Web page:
For the body to regain strength for more exercise, a period of rest is required during which the cardiopulmonary system and the muscles undergo recovery. Therefore, for the cardiopulmonary and cardiovascular systems to recover, a period of reduced exercise must accompany the exercise. During this period, several changes occur driven by essential parameters. The central organ in these systems is the heart which do not benefit from a recovery program that removes any stress on it above the sedentary level.

The most important element of post-exercise cardiopulmonary recovery is the fluid level of the body which largely comprise of water. This is explained by the fact that body exercises result in the generation of heat in which the body has a mechanism of getting rid of the excess heat through sweat. The implication of this is reduction in the volume of fluids present in the blood. At the same time, the blood vessels undergo vasodilation to permit loss of excess heat through the skin. The resultant effect is the lessened ability of the blood to carry out oxygen transportation and distribution of glucose and other nutrients throughout the body. Following the loss of body fluids to the level of 2-3, it may require several hours for the cardiopulmonary system to attain its optimal fluid level (, 2010).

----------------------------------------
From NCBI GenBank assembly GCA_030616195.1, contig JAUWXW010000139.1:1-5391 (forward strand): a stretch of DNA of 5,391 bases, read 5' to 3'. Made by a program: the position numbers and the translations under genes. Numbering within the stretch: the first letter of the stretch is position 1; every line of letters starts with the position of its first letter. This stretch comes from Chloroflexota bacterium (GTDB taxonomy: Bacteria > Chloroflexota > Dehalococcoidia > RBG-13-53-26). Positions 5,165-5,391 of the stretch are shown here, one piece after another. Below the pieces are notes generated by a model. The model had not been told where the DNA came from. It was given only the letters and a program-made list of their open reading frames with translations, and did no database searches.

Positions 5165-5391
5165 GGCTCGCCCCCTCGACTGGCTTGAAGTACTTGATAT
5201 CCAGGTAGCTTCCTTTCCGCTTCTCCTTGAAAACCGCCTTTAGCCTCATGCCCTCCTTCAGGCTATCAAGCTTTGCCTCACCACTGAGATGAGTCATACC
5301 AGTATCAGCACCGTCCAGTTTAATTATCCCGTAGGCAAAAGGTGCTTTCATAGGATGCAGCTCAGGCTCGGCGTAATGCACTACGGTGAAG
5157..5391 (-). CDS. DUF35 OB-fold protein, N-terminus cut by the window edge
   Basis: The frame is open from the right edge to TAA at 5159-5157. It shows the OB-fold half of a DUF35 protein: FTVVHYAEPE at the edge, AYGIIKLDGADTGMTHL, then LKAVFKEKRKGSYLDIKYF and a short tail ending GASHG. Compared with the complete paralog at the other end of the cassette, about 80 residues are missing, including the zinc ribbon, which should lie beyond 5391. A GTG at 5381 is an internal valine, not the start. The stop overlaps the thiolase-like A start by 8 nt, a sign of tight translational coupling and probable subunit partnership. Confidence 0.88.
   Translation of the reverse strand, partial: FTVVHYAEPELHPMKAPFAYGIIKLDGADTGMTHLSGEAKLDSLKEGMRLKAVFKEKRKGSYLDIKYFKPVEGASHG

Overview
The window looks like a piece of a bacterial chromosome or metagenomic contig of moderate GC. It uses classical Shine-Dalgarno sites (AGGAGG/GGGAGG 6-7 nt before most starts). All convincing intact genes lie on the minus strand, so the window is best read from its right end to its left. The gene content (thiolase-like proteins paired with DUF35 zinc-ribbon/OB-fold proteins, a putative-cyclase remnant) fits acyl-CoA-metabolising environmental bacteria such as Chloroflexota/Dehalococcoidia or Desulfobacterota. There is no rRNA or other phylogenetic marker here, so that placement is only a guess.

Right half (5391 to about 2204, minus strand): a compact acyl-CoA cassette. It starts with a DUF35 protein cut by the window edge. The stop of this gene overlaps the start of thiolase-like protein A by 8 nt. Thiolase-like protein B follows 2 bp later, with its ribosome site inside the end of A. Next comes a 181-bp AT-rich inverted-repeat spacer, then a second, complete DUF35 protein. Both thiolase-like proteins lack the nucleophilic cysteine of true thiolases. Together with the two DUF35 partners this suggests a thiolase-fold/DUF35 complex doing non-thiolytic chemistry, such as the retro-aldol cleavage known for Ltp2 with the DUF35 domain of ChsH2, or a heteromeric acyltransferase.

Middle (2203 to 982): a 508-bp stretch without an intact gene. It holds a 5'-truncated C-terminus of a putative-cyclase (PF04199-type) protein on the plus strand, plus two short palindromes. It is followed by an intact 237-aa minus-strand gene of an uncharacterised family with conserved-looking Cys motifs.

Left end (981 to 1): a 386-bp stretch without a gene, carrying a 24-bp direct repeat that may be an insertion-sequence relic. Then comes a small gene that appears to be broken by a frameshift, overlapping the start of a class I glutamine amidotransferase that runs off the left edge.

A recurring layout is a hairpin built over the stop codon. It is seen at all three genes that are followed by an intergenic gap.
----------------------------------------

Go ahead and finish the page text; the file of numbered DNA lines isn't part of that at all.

In addition the recovery of the depleted minerals essential for the operations of the cardiovascular system may take even a longer period but this will depend on the amount of the minerals used up during the exercise. Therefore, the post-exercise recovery period of the cardiopulmonary system is largely influenced by the recovery of the fluid level of the blood and also the restoration of used up energy reserves during the exercise. Following exercise, the cardiopulmonary system must undergo several adaptations for it to accommodate the changes brought about by the exercise.